I wrote the other day about how I believe it’s prudent to be mindful about what we purchase, use, eat, drink because of negative health implications. It’s easy to be overwhelmed because there are so many carcinogens (and that says nothing of all of the crap that’s causing other adverse effects.)
So if we know there are problems with all of these things, how are they so widespread?
The short answer has two parts: 1- profits; 2- no oversight.
The FDA has rules about most foods (meat, eggs, dairy are largely under the jurisdiction of the USDA), but not about much else that’s useful to us in a direct-consumer context.
From the cosmetics page of FDA’s website: “Cosmetics are not subject to FDA premarket approval. It is the firm’s responsibility to ensure that its cosmetic products and ingredients are safe and properly labeled, in full compliance with the law.”
If you’re trying to avoid phthalates (like I do), sometimes they’re on labels, but “the regulations do not require the listing of the individual fragrance ingredients; therefore, the consumer will not be able to determine from the ingredient declaration if phthalates are present in a fragrance. Also, because the FPLA does not apply to products used exclusively by professionals–for example, in salons–the requirement for an ingredient declaration does not apply to these products.” (source)
(I do my best avoid everything with general categories as an ingredient, including fragrance, natural or artificial colors, natural or artificial flavors. There are long lists of all of the things that word/phrase can include, and none of those lists is all things I’m comfortable with.)
From the dietary supplements page of FDA’s website: “FDA is not authorized to review dietary supplement products for safety and effectiveness before they are marketed.”
Household cleaners are marginally regulated by the EPA and are required to list ingredients that are potentially harmful or active disinfectants. According to Scientific American:
“The government only requires companies to list ‘chemicals of known concern’ on their labels. The key word here is ‘known’,” she says. “The fact is that the government has no idea whether most of the chemicals used in everyday cleaning products are safe because it doesn’t test them, and it doesn’t require manufacturers to test them either.”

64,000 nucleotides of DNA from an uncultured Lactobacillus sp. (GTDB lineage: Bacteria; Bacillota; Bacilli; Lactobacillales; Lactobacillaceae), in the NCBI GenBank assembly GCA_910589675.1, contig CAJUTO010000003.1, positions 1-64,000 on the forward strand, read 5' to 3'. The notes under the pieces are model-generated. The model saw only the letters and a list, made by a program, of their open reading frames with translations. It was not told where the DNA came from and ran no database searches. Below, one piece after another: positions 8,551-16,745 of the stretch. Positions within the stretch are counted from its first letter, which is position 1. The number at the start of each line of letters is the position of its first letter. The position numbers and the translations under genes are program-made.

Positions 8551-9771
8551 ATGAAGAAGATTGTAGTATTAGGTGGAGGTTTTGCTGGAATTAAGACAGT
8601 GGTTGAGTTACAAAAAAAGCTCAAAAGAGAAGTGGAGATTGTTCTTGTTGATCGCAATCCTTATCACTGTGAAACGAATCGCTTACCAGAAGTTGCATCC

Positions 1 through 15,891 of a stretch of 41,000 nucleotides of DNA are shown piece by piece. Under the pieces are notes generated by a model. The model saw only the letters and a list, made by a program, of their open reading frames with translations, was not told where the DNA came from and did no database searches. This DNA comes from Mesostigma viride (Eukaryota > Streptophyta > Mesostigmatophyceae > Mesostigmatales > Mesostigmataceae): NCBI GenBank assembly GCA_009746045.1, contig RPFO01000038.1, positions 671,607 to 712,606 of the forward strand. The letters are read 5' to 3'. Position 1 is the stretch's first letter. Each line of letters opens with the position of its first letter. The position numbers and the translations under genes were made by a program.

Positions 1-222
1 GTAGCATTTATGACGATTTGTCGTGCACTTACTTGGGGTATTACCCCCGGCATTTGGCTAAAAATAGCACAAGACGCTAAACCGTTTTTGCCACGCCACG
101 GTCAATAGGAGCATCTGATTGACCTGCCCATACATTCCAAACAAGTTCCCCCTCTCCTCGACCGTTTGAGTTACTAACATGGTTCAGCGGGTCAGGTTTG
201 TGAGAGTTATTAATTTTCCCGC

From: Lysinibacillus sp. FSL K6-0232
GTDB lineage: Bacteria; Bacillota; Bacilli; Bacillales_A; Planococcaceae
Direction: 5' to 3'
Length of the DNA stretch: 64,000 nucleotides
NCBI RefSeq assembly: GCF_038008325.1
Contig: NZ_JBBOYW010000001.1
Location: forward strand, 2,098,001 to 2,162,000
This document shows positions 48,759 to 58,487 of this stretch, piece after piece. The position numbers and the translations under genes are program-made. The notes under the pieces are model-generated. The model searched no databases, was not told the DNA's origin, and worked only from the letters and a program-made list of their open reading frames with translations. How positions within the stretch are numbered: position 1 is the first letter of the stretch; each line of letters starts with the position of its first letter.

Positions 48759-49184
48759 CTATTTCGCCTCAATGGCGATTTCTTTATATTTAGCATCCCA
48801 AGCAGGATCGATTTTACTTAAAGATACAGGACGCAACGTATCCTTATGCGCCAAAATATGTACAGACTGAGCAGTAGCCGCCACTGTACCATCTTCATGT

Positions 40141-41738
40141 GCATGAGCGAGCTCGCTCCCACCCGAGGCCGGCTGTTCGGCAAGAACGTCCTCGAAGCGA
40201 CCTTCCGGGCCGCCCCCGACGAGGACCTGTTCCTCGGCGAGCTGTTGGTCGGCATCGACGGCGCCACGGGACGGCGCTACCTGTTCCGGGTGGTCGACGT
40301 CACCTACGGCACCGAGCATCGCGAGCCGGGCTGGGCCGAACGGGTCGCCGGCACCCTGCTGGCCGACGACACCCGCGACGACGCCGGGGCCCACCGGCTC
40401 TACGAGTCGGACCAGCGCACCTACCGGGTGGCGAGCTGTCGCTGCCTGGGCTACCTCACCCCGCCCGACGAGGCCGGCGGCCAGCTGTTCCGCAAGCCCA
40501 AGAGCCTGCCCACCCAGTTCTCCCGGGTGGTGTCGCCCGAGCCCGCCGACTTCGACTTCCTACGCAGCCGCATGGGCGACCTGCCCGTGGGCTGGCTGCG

She adds that the EPA, under the terms of 1976’s Toxic Substances Control Act, “can’t require chemical companies to prove the safety of their products unless the agency itself can show that the product poses a health risk—which the EPA does not have the resources to do since, according to one estimate, it receives some two thousand new applications for approval every year.” She cites a recent study by the non-profit Environmental Working Group, which found that the EPA approved most applications within three weeks even though more than half provided no information on toxicity whatsoever.
So basically, companies can use anything not already known as unsafe, whether it’s known to be safe or not.
We’ve already seen how difficult it is to get something that is GRAS (generally regarded as safe) to be taken out of food and other products when they’re shown to be not safe. (see: cigarettes, BPA, glyphosate, flame retardants, and on and on…)
Testing for these things—when it’s done—is typically done in high doses over the short term. So adverse affects are seen in quantities much higher than our consumption. We’re told that this is evidence of their safety.
The problem is, there’s no testing for consistent, long-term, low-dose exposure. There’s no testing for how these things react to each other, or how we react to all of them together.
There is, however, an explosion of cancer, of neurological disorders, of hormonal disruptions. (I need to write about hormones one of these days…) Correlation isn’t causation, but some causation has been shown, but it doesn’t apply to us because the quantities needed for those effects are higher than what we consume… And here we are again.
As far as children’s products go … there are rules, but the rules don’t stop products from hitting the shelves—they just instigate recalls. Which are mostly voluntary. The Consumer Product Safety Commission (CPSC) oversees children’s products, among other things. But here’s the catch: the CPSC starts to look into a potential problem with a product after consumers or companies report issues. The whole chain is reactive.
And so, carcinogenic crap is everywhere. Because there aren’t safeguards in place at a systemic level. Which is why the burden is left on us to know what to look for, to read labels, and so on.
My opinion (if you didn’t already know it) is that it’s flat-out wrong. Getting products on the shelves quickly isn’t more important than consumer safety, in my opinion … but I’m not the one (or one of the ones) in charge.
I could rant for a long time about profits, about conflicts of interest, about lobbying… maybe another day.
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